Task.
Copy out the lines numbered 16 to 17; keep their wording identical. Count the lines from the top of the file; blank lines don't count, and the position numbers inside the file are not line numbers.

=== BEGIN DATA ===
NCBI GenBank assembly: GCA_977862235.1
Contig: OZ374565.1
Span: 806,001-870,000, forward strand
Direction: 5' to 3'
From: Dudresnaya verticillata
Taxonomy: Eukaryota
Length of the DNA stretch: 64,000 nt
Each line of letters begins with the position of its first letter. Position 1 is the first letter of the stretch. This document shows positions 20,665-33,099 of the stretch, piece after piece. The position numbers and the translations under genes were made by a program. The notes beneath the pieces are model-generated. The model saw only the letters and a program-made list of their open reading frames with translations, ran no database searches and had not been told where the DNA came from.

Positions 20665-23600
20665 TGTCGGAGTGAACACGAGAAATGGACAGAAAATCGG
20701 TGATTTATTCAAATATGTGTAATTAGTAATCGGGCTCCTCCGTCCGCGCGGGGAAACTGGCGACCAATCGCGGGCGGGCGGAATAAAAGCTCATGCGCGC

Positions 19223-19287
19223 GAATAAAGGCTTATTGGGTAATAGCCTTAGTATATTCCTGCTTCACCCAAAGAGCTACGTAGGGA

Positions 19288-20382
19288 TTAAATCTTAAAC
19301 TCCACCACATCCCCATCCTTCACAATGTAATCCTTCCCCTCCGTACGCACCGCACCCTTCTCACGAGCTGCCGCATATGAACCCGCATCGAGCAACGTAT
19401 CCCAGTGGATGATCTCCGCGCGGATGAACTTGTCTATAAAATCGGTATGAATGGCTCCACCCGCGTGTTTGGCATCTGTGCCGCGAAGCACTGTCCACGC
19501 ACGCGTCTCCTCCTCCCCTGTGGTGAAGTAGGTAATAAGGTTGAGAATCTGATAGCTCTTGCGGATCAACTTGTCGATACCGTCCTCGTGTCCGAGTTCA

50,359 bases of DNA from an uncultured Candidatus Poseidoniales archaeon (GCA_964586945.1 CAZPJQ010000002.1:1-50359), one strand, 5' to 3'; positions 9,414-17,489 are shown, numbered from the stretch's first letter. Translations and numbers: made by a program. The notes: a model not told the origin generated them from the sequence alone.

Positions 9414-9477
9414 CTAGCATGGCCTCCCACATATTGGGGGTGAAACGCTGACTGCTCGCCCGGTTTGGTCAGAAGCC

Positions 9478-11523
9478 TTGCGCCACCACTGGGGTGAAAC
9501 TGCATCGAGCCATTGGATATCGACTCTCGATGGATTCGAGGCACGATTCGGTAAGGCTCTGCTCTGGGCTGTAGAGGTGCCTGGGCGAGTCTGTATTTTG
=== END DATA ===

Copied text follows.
19301 TCCACCACATCCCCATCCTTCACAATGTAATCCTTCCCCTCCGTACGCACCGCACCCTTCTCACGAGCTGCCGCATATGAACCCGCATCGAGCAACGTAT
19401 CCCAGTGGATGATCTCCGCGCGGATGAACTTGTCTATAAAATCGGTATGAATGGCTCCACCCGCGTGTTTGGCATCTGTGCCGCGAAGCACTGTCCACGC